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Friends, today’s Gospel tells the familiar story of Mary and Joseph finding twelve-year-old Jesus in the temple. When they find him, they upbraid him with understandable exasperation: “Son, why have you done this to us?” But Jesus responds, “Did you not know that I must be in my Father’s house?”

The story conveys a truth that runs sharply counter to our sensibilities: even the most powerful familial emotions must, in the end, give way to mission. Though she felt an enormous pull in the opposite direction, Mary let her son go, allowing him to find his vocation in the temple. Legitimate sentiment devolves into sentimentality precisely when it comes to supersede the call of God.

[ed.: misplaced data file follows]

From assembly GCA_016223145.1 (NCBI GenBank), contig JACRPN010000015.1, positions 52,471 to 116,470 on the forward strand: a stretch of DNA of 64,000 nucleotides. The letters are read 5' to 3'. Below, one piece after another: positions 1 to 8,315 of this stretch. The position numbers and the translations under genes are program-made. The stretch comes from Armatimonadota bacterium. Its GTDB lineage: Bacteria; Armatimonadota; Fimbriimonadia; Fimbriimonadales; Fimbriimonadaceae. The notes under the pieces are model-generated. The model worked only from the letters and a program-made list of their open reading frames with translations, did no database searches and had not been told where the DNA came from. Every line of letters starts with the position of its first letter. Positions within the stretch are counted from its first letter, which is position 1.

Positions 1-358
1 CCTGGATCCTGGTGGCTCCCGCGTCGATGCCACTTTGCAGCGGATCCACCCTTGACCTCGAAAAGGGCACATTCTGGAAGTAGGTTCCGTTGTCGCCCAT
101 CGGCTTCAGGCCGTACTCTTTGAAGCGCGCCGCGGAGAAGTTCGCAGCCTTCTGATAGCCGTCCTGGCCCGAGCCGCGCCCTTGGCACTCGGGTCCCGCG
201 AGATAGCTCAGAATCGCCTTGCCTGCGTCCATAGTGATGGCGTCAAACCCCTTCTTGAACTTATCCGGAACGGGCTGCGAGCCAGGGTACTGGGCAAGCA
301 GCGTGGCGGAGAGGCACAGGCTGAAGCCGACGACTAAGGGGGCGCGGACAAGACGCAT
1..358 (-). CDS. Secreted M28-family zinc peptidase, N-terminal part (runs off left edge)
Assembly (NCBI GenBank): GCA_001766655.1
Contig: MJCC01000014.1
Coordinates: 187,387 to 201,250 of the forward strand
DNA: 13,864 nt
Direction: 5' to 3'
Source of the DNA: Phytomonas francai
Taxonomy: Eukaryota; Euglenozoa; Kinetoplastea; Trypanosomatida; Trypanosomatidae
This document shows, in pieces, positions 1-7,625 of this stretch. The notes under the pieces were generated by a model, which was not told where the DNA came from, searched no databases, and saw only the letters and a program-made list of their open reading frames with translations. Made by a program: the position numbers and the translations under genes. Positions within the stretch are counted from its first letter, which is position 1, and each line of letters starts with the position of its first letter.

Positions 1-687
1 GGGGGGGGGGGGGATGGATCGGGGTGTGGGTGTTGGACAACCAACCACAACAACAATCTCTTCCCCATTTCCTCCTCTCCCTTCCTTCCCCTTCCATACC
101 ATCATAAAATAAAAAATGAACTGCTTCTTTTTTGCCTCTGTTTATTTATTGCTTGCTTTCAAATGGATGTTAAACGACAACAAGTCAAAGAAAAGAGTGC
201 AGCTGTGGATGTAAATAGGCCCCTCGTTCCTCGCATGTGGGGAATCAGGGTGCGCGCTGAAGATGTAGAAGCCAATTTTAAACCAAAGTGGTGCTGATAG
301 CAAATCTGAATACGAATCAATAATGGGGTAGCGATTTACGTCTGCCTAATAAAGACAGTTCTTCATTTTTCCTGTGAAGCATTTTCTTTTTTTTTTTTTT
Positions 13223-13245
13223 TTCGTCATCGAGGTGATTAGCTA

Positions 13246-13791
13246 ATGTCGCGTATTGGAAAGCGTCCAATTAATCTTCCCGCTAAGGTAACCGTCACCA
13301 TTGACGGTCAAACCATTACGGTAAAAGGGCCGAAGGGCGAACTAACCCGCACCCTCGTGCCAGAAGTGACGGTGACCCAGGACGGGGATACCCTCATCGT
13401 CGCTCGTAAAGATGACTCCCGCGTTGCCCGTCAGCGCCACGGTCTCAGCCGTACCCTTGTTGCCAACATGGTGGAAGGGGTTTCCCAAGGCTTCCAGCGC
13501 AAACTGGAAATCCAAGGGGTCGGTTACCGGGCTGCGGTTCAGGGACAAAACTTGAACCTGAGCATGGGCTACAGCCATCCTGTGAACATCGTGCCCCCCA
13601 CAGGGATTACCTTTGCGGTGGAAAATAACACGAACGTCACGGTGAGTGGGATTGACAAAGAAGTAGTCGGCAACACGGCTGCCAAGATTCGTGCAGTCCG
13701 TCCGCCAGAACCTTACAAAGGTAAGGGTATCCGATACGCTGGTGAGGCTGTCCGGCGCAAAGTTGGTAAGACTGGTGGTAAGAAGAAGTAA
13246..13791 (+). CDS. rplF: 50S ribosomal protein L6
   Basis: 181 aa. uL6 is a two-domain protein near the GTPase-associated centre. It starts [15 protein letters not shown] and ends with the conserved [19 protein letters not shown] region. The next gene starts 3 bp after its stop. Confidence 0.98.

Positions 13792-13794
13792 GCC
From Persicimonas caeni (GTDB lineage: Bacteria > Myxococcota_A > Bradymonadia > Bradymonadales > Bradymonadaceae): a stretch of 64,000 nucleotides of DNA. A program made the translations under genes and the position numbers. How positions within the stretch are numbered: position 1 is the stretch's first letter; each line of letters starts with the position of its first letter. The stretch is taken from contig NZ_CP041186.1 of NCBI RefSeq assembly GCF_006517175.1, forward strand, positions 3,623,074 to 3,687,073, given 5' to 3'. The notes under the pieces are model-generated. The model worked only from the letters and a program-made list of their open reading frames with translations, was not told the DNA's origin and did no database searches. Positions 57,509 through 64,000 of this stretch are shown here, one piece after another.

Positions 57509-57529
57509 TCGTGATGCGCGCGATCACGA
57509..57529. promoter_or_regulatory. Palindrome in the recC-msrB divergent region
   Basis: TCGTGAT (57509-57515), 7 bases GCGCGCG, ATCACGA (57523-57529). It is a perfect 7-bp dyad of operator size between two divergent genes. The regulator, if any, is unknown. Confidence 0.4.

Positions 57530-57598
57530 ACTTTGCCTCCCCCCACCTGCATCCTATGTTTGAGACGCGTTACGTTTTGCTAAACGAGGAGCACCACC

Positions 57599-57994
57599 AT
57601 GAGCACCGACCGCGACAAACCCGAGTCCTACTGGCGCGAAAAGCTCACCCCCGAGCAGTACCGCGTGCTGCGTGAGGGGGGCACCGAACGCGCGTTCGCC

On a biblical reading, the family is, above all, the forum in which both parents and children are able to discern their missions. It is perfectly good, of course, if deep bonds and rich emotions are cultivated within the family, but those relationships and passions must cede to something that is more fundamental, more enduring, more spiritually focused. 

The paradox is this: precisely in the measure that everyone in the family focuses on God’s call for one another, the family becomes more loving and peaceful.